We’re often asked where are the best places to see rhinos in the wild, so here are some of our personal favourite locations. Some game reserves are reluctant to publicise the presence of rhinos, because of the threat of poaching, so we’ve not included these. Other reserves see rhinos as an important part of the visitor experience and are happy to encourage rhino tourism and the revenue it brings.
Kwazulu Natal, South Africa www.kznwildlife.com
A beautiful reserve in the rolling Zululand hills, with all of the Big Five, including plenty of rhinos. Spend two or three nights here and you can’t fail to see white rhino, with a good chance of the odd black rhino thrown in. Accommodation is good value, roads are driveable by 2×4, and the twin reserves are a manageable size, making this an excellent choice for self-drive safaris. Stay at Hilltop camp in Hluhluwe if you want a decent restaurant and bar, or self-cater at Mpila if you want easy access to the quieter Umfolozi section.
Mpumalanga/Limpopo, South Africa www.sanparks.co.za
You could spend months exploring the near two million hectares of South Africa’s premier national park, and still barely scratch the surface of what it has to offer, but you won’t need to spend more than a day or two here to find rhinos – there are estimated to be up to 10,000. The southern half of the park has the highest density and white rhinos are seen on most game drives. Black rhinos are much harder to find in the dense thickets. Like Hluhluwe-Umfolozi, Kruger is easy to visit on a self-drive DIY safari.
North West Province, South Africa www.parksnorthwest.co.za
Just two hours from Johannesburg or Pretoria (and next door to Sun City), Pilanesberg is easily accessible if you’re limited for time, and has all the Big Five, including conspicuous white rhino, plus some other interesting species, such as brown hyena. It’s a manageable size for a self-drive day visit or a couple of nights in one of the lodges or camps, with around 200km of good roads, and some nice hides as a break from driving.
Kwazulu Natal, South Africa www.kznwildlife.com
uMkhuze’s white rhinos aren’t too difficult to see on game drives, and its black rhinos put in an occasional appearance, but it’s the game viewing at Kumasinga hide (blind) that makes this reserve stand out. On any morning in the drier months you are guaranteed an astonishing spectacle, as hundreds of animals, usually including several rhino, come down to drink at the water that surrounds the hide. Great for photography. Neighbouring iSimangaliso Wetland Park (www.isimangaliso.com) also has rhinos.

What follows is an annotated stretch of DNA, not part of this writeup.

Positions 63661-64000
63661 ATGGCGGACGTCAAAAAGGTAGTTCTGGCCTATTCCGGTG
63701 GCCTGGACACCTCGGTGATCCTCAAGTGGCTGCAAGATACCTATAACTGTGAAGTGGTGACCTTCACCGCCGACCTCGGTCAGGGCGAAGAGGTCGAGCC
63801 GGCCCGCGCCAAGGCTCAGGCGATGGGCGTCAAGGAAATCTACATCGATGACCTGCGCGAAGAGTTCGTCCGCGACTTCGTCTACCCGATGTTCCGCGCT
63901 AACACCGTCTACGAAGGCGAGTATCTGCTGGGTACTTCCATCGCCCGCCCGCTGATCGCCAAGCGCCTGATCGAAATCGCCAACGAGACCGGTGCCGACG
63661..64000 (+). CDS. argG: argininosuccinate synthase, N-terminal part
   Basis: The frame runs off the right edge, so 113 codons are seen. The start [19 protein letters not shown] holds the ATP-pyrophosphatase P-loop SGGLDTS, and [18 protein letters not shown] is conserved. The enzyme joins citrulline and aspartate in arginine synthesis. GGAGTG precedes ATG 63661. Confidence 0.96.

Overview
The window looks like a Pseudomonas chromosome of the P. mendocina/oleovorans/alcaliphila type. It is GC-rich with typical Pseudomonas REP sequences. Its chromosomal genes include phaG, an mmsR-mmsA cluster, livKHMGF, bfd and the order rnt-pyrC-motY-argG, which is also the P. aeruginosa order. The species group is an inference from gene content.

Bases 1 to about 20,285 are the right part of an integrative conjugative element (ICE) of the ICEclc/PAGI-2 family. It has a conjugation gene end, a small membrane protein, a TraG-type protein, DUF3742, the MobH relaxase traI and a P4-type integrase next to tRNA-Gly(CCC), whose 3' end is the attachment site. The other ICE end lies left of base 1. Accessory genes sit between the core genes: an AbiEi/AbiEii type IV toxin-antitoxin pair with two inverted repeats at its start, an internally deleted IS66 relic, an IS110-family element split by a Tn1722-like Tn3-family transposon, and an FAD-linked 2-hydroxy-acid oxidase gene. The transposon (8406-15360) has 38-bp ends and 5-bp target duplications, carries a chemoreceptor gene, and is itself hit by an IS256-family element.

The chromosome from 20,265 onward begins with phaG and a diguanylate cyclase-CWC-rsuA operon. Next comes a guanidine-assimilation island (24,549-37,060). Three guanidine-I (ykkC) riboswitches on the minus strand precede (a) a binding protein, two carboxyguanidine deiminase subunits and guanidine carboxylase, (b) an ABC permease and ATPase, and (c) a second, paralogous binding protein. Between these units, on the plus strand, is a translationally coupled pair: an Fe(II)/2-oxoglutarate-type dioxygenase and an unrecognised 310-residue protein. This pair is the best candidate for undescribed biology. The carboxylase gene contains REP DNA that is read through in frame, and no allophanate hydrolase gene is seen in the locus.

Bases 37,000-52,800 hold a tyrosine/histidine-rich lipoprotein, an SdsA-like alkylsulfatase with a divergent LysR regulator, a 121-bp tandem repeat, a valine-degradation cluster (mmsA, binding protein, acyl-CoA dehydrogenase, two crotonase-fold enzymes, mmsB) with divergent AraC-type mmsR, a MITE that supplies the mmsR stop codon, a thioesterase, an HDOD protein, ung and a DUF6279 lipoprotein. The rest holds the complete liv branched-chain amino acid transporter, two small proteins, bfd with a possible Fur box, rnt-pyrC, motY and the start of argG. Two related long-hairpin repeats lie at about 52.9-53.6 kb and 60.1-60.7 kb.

If you want to get really close to white rhinos on foot, this is the place. You can self-drive in Hlane, but the real attraction of the park is the fantastic rhino viewing from the main camp, Ndlovu. Rhinos come to the adjacent waterhole, and nothing but a low electric fence separates you from them. Simple rustic accommodation is very cheap. Another Swazi park which is very good for both black and white rhino is Mkhaya, where you can take game drives or walking safaris as either a day visitor or in an all-inclusive package as an overnight guest at the charming Stone Camp.
Damaraland, Kunene, Namibia www.wilderness-safaris.com
Operated as a collaboration between Wilderness Safaris and Save the Rhino Trust, the NGO which has helped preserve Damaraland’s desert-adapted black rhinos, a visit here is an unforgettable experience. Damaraland is home to the largest free-roaming population of black rhino in Africa, but tracking them on foot or vehicle in this vast, breathtaking landscape takes time, patience and stamina. The reward when you finally find one is well worth the effort.
North west Namibia, www.nwr.com.na
One of Africa’s greatest game parks and surprisingly accessible even to self-drive tourists. Black rhino (and a few introduced white rhino) are occasionally seen on game drives, but the stand-out rhino watching is after dark, at the waterholes adjoining Okaukuejo and Halali rest camps. Visit during the dry months and you’ve every chance of double-figure black rhino sightings at Okaukuejo’s floodlit waterhole – while sitting comfortably sipping a cold beer. Halali can be almost as good.
Laikipia, Kenya www.olpejetaconservancy.org
Ol Pejeta is East Africa’s largest black rhino sanctuary, and the animals are not hard to find on an early morning game drive. Introduced white rhino are also conspicuous. If you somehow manage to miss the free-roaming black rhino, you can visit and help feed Baraka, a blind rhino kept in an enclosure as an ‘ambassador’. Ol Pejeta also has four of only seven northern white rhinos known to survive in the world, and is hopeful that the animals, relocated from a Czech zoo, may resume breeding.
Laikipia, Kenya www.lewa.org
Decidely up-market (Lewa is a favourite of Prince William), but well worth a once-in-a-lifetime splurge, and not only for the excellent black and white rhino viewing. As well as all the Big Five, Lewa has specialties such as Grevy’s zebra, reticulated giraffe, gerenuk and Somali ostrich, and there are some lovely hides (blinds) for close up wildlife watching. The scenery is also beautiful. Lewa is heavily involved in community conservation initiatives in neighbouring areas.
Rift Valley, Kenya www.kws.org
Lake Nakuru is close enough to Nairobi for a day trip (taking in some spectacular views of the Rift Valley) but that would hardly do it justice. Better known for its flamingoes, now sadly much reduced in number, the park has a good population of easily spotted white rhino, and harder to see blacks. White rhino can be spotted at any time of day, but for black rhino you’re best to stay at a lodge in the reserve and go out early.